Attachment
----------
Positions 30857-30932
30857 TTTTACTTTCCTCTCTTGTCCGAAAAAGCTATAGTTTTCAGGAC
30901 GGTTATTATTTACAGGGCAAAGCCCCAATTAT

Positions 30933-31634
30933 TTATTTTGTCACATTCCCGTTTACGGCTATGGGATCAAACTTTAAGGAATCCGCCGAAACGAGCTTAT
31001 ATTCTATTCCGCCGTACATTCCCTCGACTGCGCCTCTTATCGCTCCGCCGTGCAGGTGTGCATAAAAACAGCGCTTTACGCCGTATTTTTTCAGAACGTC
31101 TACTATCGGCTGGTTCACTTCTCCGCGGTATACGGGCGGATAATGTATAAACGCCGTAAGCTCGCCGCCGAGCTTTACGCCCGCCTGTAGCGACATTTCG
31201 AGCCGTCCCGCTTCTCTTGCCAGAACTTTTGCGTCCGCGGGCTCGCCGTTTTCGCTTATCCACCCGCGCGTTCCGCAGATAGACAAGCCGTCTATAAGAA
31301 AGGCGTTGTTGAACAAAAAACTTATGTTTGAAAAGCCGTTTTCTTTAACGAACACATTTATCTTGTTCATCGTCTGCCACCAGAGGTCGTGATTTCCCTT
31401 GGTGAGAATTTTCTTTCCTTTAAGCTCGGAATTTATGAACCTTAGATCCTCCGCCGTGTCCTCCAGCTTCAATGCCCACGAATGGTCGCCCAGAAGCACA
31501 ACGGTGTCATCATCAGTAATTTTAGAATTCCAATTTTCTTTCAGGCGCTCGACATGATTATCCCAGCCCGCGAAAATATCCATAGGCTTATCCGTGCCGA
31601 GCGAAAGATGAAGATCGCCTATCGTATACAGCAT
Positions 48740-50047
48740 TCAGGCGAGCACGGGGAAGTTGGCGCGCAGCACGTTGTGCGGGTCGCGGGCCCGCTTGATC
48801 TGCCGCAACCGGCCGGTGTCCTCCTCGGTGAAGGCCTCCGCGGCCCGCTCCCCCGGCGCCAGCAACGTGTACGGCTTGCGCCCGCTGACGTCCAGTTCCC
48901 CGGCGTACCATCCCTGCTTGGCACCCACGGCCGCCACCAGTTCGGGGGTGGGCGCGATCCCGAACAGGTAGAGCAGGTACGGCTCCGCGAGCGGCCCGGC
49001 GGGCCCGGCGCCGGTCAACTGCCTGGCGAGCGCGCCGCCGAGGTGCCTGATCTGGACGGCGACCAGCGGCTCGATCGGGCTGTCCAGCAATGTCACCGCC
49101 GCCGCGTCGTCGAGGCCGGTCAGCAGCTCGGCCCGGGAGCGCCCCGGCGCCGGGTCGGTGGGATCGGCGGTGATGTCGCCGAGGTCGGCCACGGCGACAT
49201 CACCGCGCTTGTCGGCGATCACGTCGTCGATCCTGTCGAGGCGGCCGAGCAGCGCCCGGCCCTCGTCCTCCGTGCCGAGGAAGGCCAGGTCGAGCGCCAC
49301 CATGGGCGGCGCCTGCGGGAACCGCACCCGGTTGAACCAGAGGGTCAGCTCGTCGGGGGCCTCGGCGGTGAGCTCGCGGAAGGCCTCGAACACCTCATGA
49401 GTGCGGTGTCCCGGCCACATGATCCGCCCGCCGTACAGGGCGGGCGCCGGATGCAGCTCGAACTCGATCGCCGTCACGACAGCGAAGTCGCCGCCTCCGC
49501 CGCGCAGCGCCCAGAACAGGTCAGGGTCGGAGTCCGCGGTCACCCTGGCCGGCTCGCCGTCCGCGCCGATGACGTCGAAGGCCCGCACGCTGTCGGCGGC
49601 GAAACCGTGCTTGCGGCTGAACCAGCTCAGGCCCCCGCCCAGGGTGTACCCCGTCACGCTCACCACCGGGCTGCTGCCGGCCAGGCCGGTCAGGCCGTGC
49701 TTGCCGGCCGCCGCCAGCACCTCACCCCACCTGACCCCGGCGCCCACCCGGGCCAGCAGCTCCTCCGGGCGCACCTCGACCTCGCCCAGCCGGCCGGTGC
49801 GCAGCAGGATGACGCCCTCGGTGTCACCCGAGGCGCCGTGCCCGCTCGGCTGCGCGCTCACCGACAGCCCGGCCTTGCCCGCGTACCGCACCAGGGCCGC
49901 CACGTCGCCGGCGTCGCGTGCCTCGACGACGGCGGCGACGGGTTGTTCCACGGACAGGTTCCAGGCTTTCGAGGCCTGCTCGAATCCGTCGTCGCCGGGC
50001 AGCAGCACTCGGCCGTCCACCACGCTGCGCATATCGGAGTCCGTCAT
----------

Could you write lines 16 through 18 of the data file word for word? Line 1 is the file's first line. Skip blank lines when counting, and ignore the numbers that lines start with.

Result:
48901 CGGCGTACCATCCCTGCTTGGCACCCACGGCCGCCACCAGTTCGGGGGTGGGCGCGATCCCGAACAGGTAGAGCAGGTACGGCTCCGCGAGCGGCCCGGC
49001 GGGCCCGGCGCCGGTCAACTGCCTGGCGAGCGCGCCGCCGAGGTGCCTGATCTGGACGGCGACCAGCGGCTCGATCGGGCTGTCCAGCAATGTCACCGCC
49101 GCCGCGTCGTCGAGGCCGGTCAGCAGCTCGGCCCGGGAGCGCCCCGGCGCCGGGTCGGTGGGATCGGCGGTGATGTCGCCGAGGTCGGCCACGGCGACAT